So plentiful was the supply that prices were supported by limiting the monthly volume to a fraction of its theoretical maximum. After 1970, when production peaked, the limits became moot and all wells were allowed to produce at full capacity.
OPEC started out following this protocol, but in the late 1970s it began to factor each member's reserves into the calculation of its allowable output.
Almost overnight, many OPEC members made huge upward revisions to reserve estimates in order to boost their output quotas. Was this wishful thinking or an admission that previous numbers had been grossly underestimated? Take your pick.
So if the amount of petroleum in the ground is so murky, do the figures for world production suggest we are reaching the top of a bell curve?
While production for places like Alberta and Texas do show a remarkably smooth curve to a defined peak, this one looks quite different. The main difficulty is that, nine times in the past 23 years, the rate of production has dropped from the previous year.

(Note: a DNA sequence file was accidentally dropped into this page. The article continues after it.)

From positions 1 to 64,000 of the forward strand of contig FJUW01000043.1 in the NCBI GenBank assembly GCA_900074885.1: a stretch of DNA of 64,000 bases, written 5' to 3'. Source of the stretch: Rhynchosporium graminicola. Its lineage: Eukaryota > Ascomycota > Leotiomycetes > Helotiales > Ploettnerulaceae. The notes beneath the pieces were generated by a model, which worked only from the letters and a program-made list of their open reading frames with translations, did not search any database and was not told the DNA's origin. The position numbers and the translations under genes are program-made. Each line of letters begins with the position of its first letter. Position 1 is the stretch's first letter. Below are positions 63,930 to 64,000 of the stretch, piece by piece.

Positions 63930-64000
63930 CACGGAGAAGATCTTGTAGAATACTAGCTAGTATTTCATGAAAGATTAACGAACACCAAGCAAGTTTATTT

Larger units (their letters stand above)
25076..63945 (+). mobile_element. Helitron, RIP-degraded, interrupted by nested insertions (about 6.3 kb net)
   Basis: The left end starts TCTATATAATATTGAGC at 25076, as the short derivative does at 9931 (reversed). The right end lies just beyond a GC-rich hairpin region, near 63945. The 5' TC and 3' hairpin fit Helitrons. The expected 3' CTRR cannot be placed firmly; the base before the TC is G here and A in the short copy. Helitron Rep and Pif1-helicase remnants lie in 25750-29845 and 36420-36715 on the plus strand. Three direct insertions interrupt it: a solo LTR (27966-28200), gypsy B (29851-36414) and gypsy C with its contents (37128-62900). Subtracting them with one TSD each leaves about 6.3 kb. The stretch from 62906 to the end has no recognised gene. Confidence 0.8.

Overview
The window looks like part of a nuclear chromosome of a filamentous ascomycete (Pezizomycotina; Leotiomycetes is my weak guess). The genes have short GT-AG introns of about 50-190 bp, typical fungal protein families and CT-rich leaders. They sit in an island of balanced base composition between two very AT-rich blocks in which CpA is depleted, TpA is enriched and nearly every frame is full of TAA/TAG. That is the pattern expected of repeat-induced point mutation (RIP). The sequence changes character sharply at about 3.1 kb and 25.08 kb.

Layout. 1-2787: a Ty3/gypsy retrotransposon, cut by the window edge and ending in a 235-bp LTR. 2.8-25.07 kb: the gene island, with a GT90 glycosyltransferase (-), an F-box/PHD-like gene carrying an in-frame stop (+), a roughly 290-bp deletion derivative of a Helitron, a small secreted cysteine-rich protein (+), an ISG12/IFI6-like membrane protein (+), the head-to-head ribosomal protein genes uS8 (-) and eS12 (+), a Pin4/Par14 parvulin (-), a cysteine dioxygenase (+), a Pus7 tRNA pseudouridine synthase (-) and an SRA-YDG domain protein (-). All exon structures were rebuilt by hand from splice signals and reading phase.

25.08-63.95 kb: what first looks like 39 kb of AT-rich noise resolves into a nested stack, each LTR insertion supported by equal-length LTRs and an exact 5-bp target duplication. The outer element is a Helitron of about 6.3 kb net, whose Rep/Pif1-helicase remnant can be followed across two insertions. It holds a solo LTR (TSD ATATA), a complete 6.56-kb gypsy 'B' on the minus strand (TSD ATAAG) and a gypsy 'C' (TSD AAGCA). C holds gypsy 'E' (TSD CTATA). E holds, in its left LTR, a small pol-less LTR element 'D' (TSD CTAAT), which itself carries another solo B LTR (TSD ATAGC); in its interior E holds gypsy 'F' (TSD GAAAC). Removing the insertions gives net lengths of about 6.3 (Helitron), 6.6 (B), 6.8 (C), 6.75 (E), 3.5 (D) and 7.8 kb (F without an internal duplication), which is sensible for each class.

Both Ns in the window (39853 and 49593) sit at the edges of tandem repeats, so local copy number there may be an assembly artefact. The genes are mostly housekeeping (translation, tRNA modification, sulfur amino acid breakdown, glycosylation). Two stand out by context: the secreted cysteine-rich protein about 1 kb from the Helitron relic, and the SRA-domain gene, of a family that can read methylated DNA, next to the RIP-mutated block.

That being the case, how can we possibly know when the wave has crested for the last time?
Note that after 1979 it took a full 13 years for supply to reach a new high. Or was that in fact a peak in demand?
What would it take to knock oil down hard -- that is, trigger a sharper drop than the "moderation" in prices foreseen by many analysts and which is now way overdue?
It's easy enough to review what happened the last time prices slumped near $10 a barrel, given that it was a mere six years ago. Just pull out an old Contra from that period and you can see the pounding we took on Pioneer Natural Resources. On the supply side, Iraq was finally allowed by the U.N. to restart exports under the "oil for food" program. Kuwait, meanwhile, boosted production to recover from the war. OPEC's efforts to cut production quotas were met with opposition and cheating.